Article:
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Political Change and Public Culture in Post-1990 Nepal

£67.99

  • Editors:
  • Michael Hutt, School of Oriental and African Studies, University of London
  • Pratyoush Onta, School of Oriental and African Studies, University of London
Michael J. Hutt, Pratyoush Onta, Marie Lecomte-Tilouine, Mallika Shakya, Martin Gaenszle, Devraj Humagain, Harsha Man Maharjan, Ingemar Grandin, Monica Mottin, Kailash Rai, Seira Tamang, Laura Kunreuther
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  • Date Published: January 2017
  • availability: In stock
  • format: Hardback
  • isbn: 9781107172234

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About the Authors
  • This book explores various domains of the Nepali public sphere in which ideas about democracy and citizenship have been debated and contested since 1990. It investigates the ways in which the public meaning of the major political and sociocultural changes that occurred in Nepal between 1990 and 2013 was constructed, conveyed and consumed. These changes took place against the backdrop of an enormous growth in literacy, the proliferation of print and broadcast media, the emergence of a public discourse on human rights, and the vigorous reassertion of linguistic, ethnic and regional identities. Scholars from a range of different disciplinary locations delve into debates on rumours, ethnicity and identity, activism and gender to provide empirically grounded histories of the nation during one of its most important political transitions.

    • Draws heavily on Nepali language sources to shed light on perceptions and understandings of political and societal change
    • Studies how the public culture of post-1990 Nepal was reconstituted between 1990 and 2013
    • Looks at non-dominant discourses in the print media, film, social media, drama, music, autobiography, and circulation of rumours to provide empirically grounded histories of the nation
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    Product details

    • Date Published: January 2017
    • format: Hardback
    • isbn: 9781107172234
    • length: 296 pages
    • dimensions: 237 x 160 x 24 mm
    • weight: 0.54kg
    • availability: In stock
  • Table of Contents

    List of figures
    Introduction: political change and public culture in post-1990 Nepal Michael J. Hutt and Pratyoush Onta
    Part I. Rumour:
    1. The Royal Palace Massacre, rumours and print media in Nepal Marie Lecomte-Tilouine
    2. The Royal Palace Massacre, conspiracy theories and Nepali street literature Michael J. Hutt
    3. Country of rumours: making sense of a Bollywood controversy Mallika Shakya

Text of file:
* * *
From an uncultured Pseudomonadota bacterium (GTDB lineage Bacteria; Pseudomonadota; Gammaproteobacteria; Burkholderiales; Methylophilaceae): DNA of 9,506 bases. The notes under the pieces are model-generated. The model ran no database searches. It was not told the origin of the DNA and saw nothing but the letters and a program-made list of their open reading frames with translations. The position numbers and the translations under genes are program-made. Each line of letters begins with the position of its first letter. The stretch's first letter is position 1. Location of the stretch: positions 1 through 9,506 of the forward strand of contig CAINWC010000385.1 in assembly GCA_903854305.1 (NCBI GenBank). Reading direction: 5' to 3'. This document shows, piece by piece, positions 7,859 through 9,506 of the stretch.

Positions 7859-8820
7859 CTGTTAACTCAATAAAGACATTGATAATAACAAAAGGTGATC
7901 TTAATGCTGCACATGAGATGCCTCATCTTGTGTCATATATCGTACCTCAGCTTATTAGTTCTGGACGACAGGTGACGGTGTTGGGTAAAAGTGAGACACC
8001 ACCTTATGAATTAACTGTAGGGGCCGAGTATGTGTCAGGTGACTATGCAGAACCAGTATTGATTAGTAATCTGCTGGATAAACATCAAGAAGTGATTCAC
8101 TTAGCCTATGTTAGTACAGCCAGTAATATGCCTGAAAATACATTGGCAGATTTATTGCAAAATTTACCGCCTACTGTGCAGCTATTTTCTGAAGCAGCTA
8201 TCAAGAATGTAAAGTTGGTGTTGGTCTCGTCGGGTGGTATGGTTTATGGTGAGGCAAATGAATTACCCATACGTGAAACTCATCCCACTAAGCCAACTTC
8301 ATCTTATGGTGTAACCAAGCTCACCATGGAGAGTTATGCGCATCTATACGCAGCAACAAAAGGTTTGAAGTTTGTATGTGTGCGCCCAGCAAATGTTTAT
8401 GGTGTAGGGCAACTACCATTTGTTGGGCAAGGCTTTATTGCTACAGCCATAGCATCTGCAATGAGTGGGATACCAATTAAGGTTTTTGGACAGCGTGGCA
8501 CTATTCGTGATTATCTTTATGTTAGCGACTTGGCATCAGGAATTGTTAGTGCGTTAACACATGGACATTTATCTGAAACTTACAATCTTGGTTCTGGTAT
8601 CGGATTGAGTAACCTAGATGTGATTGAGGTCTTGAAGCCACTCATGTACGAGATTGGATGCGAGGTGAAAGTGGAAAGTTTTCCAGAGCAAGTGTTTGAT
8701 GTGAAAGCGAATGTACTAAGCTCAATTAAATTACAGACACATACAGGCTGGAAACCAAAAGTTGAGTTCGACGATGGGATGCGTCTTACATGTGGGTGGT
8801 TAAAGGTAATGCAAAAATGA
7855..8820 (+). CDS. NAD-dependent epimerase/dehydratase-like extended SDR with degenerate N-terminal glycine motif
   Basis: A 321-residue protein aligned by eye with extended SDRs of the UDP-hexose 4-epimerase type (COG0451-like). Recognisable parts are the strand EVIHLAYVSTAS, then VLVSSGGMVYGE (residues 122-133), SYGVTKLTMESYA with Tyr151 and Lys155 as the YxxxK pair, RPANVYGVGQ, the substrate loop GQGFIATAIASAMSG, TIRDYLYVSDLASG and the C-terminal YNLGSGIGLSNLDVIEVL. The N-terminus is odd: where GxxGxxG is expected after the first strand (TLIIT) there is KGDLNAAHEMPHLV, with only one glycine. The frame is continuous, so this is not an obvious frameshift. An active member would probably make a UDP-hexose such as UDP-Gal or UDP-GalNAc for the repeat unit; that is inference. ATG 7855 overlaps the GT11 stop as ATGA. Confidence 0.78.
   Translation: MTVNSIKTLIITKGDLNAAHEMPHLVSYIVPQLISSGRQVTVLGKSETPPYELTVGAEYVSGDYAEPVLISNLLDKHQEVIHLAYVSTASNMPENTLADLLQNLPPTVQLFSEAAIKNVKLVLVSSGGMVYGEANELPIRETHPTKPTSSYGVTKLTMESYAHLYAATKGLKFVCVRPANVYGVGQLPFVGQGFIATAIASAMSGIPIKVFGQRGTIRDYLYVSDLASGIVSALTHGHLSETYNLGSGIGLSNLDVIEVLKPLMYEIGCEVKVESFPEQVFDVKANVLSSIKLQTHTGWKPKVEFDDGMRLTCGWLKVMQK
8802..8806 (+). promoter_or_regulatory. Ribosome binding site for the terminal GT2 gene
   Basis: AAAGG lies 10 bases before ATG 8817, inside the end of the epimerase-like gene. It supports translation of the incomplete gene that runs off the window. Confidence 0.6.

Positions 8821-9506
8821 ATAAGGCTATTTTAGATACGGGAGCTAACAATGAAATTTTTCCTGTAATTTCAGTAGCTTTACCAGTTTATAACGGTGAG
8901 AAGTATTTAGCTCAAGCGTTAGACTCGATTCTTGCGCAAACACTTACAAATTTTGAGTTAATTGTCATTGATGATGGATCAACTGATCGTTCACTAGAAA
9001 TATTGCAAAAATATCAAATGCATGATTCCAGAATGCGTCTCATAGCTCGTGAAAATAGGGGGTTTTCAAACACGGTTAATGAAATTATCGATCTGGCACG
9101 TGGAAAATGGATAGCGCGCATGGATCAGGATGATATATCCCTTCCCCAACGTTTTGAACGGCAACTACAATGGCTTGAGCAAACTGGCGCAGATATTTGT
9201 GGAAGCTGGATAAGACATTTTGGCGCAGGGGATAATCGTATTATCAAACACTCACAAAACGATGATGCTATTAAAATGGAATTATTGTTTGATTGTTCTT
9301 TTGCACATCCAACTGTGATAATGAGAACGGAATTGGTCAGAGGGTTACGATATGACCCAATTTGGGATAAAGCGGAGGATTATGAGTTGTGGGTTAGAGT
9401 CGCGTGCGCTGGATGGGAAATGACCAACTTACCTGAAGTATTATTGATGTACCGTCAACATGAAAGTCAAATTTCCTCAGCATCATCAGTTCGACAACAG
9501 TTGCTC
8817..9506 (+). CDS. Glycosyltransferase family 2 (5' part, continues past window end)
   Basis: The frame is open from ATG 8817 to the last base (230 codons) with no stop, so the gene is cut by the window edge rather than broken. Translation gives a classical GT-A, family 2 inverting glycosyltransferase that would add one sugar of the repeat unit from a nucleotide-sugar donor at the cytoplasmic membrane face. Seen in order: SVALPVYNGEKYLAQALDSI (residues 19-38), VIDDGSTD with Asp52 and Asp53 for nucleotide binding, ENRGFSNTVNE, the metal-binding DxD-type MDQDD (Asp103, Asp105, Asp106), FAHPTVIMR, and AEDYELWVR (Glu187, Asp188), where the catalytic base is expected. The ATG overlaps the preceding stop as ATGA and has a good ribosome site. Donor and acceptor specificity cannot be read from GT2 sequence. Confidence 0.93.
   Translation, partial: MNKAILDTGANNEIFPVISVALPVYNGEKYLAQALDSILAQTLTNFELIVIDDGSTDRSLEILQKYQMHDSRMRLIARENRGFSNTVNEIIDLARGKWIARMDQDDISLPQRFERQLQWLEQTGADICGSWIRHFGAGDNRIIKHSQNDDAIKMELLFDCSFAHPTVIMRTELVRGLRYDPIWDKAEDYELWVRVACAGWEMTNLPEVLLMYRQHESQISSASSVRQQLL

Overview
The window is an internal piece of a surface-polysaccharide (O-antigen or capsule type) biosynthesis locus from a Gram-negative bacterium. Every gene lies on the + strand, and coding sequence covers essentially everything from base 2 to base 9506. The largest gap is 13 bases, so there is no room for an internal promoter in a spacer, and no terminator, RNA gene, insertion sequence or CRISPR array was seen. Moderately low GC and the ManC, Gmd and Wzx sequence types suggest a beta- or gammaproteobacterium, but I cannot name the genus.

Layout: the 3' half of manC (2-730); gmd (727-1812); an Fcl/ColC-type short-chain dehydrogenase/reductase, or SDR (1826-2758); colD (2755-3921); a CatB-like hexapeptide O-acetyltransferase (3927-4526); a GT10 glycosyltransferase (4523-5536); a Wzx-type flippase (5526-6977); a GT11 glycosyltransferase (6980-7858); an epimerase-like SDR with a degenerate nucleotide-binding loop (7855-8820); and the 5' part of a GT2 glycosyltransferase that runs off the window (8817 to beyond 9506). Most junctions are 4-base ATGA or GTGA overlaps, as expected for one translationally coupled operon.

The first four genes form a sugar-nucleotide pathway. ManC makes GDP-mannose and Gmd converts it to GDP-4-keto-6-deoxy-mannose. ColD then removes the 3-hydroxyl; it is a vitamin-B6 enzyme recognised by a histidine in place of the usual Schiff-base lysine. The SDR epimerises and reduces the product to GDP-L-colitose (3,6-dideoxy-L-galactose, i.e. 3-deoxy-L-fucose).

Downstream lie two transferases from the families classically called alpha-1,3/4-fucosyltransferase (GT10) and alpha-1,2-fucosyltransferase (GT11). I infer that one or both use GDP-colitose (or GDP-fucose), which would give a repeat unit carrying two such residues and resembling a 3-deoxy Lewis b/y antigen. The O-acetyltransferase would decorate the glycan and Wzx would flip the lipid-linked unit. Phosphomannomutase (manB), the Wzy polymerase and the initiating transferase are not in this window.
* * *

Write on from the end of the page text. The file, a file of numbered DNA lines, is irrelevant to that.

Part II. Ethnicity and Identity:
    4. 'Numafung': images of Limbu culture in ethnic cinema Martin Gaenszle
    5. Janajati magazines and the contents of the subaltern counterpublic sphere during the 1990s Pratyoush Onta and Devraj Humagain
    6. Vote for Prashant Tamang: representations of an Indian idol in the Nepali print media and the retreat of multiculturalism Harsha Man Maharjan
    Part III. Activist Cultures:
    7. Mobilizing meanings: local cultural activism and Nepal's public culture Ingemar Grandin
    8. Protests, space and creativity: theatre as a site for the affective construction of democracy in Nepal Monica Mottin
    Part IV. Gender and Resistance:
    9. Heroic tales: memoirs by Maoist women Kailash Rai
    10. Motherhood containers: cantonments and media framing of female ex-combatants in Nepal's transition Seira Tamang
    Part V. Heritage:
    11. Publics of heritage and domestic archives among urban Nepalis of the Valley Laura Kunreuther
    Contributors
    Index.

  • Editors

    Michael Hutt, School of Oriental and African Studies, University of London
    Michael Hutt is currently the Director of the School of Oriental and African Studies (SOAS) South Asia Institute, University of London and was appointed as the chair of the British Academy's South Asia area panel in 2014. He has been engaged in teaching and research relating to Nepal and the Himalaya at SOAS since 1987, and has authored and edited fourteen books and over forty articles and book chapters on Nepali literature, Nepali politics, the Nepali diaspora in India, Nepali art and architecture, and the Bhutanese refugee issue. In 2011 he was awarded the Nai-Derukha International Prize 'for his continuous dedication to promoting the study of Nepali literature in the international arena'.

    Pratyoush Onta, School of Oriental and African Studies, University of London
    Pratyoush Onta is a Research Director at Martin Chautari, Nepal where he has worked since 1995. He has written, co-written, edited and co-edited several books including Social History of Radio Nepal (2004, in Nepali), Growing up with Radio (2005, in Nepali), Mass Media in Post-1990 Nepal (2006), Ten Years of Independent Radio: Development, Debates and the Public Interest (2008, in Nepali), 25 Years of Nepali Magazines (2013, in Nepali) and The State of History Education and Research in Nepal (2014). He is also the founding editor of the journals Studies in Nepali History and Society and Media Adhyayan.

    Contributors

    Michael J. Hutt, Pratyoush Onta, Marie Lecomte-Tilouine, Mallika Shakya, Martin Gaenszle, Devraj Humagain, Harsha Man Maharjan, Ingemar Grandin, Monica Mottin, Kailash Rai, Seira Tamang, Laura Kunreuther

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